The main concerns of the ILPA are as follows:

  • With an increase in fee of £400, the amount of work which must be billed to reach the escape claim fee threshold and, therefore, be paid at more commercially viable hourly rates has been increased from £681 to £1,881 (three times the old and new fixed fee respectively).  This means that whereas at present a case that has accrued work valued at between £682 and £1,880 would be paid at hourly rates, such a file will now only receive £627.
  • For appeals without a hearing, the additional £400 does not allow sufficient margin for the payment of a barrister to draft the ASA.  Because cases before the CCD approach were more likely to result in a hearing, this allowed for a fairer split of fees; e.g. for asylum cases, the law firm would receive £567, and the barrister £302 – under the new scheme, a total of £627 is available.  As ILPA state, “if that £627 was split to reflect the fact that the firm has done basically the same amount of work that would have been done for a full appeal hearing, that would leave an additional amount of just £60 for counsel to draft the appellant’s skeleton argument”.
  • The increase of £60 for asylum cases which do proceed to a hearing is only £60 – which given that the increased fee is intended to cover an additional 4 to 12 hours of work, this additional £60 is far too low.

Ultimately ILPA believes that these increases will this will deter legal practitioners from taking on complex immigration appeal cases, instead of taking on those which require less overall work.  They further state, “ILPA’s position is that, if this is indeed a situation which requires urgent change and a temporary fee structure (which we do not accept is the case), then hourly rates must be implemented on a temporary basis rather than the proposed stage 2c fixed fee, until such time that the MoJ has been able to consult properly with all practitioners and to come up with a new and workable scheme. We believe that the proposed fixed fee will do irreparable harm to the sector, even if it is only in place temporarily. Cash flow for legal aid providers was already in crisis even before coronavirus, partly due to the fact that providers get payments in arrears, only after completion of the case”.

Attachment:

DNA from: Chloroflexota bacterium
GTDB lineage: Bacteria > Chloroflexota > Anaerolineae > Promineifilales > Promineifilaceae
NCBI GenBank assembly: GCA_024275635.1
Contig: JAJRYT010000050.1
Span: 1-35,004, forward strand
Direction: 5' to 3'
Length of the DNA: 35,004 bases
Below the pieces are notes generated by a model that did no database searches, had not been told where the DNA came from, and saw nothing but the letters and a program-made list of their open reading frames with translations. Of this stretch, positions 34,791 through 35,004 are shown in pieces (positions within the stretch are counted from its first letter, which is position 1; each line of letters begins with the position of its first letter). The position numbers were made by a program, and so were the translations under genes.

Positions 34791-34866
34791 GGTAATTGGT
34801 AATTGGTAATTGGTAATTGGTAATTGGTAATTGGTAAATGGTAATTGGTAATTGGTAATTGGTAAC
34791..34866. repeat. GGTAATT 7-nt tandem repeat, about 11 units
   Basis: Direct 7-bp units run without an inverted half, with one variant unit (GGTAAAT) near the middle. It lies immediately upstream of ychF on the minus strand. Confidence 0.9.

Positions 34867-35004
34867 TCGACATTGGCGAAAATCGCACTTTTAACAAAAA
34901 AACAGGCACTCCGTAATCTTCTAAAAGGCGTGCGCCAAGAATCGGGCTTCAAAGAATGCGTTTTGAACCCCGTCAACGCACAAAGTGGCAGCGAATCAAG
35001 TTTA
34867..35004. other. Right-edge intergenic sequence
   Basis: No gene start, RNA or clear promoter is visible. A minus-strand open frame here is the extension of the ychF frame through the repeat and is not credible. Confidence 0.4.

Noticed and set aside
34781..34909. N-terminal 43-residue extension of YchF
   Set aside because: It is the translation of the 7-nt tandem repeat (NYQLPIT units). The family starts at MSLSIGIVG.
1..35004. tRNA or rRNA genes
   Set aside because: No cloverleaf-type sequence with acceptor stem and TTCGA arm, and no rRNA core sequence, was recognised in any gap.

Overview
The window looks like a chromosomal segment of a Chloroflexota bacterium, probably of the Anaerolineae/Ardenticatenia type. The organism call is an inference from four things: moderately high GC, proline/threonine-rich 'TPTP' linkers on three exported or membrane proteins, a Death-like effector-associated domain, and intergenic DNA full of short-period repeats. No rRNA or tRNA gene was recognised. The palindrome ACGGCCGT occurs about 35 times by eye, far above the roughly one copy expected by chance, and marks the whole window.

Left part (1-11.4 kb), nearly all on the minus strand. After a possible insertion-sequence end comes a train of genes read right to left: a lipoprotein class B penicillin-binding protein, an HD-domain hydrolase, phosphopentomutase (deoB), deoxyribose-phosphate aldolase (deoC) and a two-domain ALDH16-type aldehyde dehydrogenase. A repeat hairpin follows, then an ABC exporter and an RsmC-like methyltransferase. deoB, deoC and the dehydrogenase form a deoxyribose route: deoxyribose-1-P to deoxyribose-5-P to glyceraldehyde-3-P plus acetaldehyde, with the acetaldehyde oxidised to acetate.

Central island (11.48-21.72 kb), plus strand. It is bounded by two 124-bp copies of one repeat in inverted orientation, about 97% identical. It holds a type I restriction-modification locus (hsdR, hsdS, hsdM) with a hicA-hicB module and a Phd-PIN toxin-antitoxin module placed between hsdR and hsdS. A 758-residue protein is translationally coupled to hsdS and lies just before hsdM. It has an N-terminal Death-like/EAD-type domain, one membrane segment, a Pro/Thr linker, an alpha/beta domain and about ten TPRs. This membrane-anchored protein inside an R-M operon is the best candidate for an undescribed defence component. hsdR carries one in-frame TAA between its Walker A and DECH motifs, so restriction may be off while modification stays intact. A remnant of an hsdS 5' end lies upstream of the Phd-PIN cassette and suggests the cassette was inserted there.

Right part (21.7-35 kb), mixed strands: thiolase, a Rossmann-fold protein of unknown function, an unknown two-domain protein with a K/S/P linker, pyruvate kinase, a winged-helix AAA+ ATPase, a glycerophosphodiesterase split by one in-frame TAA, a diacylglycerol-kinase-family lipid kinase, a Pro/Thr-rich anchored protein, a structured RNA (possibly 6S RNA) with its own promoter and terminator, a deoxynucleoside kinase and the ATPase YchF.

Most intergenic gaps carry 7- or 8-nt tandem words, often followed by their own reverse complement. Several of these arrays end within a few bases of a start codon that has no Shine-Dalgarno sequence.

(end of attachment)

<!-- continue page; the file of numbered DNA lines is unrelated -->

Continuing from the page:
The Law Society takes a similar view, stating that the MoJ has “seriously underestimated the number of appeals that reach the ‘escape fee’ level and thus underestimated the significance of ‘escape fees’ in funding appeal”.  They too are asking for an hourly rate for the preparation of ASAs.

Final words

It seems the MoJ may have misjudged their approach when announcing these new fees for legal aid immigration appeal cases.  Most barristers have confirmed they will not work under such conditions, with a group of 20 chambers stating, “Other than in exceptional circumstances, each member of the immigration team of the chambers listed below will not accept instructions under the Reform Procedure to prepare an ‘Appeal Skeleton Argument’ unless specific provision is made for that work to be adequately remunerated”.  Given the volume of complaints raised over this new fee arrangement, it will be fascinating to see how the MoJ responds.  We will keep you updated with updates as they occur.